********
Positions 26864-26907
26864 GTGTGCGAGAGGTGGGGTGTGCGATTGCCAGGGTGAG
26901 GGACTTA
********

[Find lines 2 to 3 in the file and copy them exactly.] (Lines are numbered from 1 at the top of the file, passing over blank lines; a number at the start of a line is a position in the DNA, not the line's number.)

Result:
26864 GTGTGCGAGAGGTGGGGTGTGCGATTGCCAGGGTGAG
26901 GGACTTA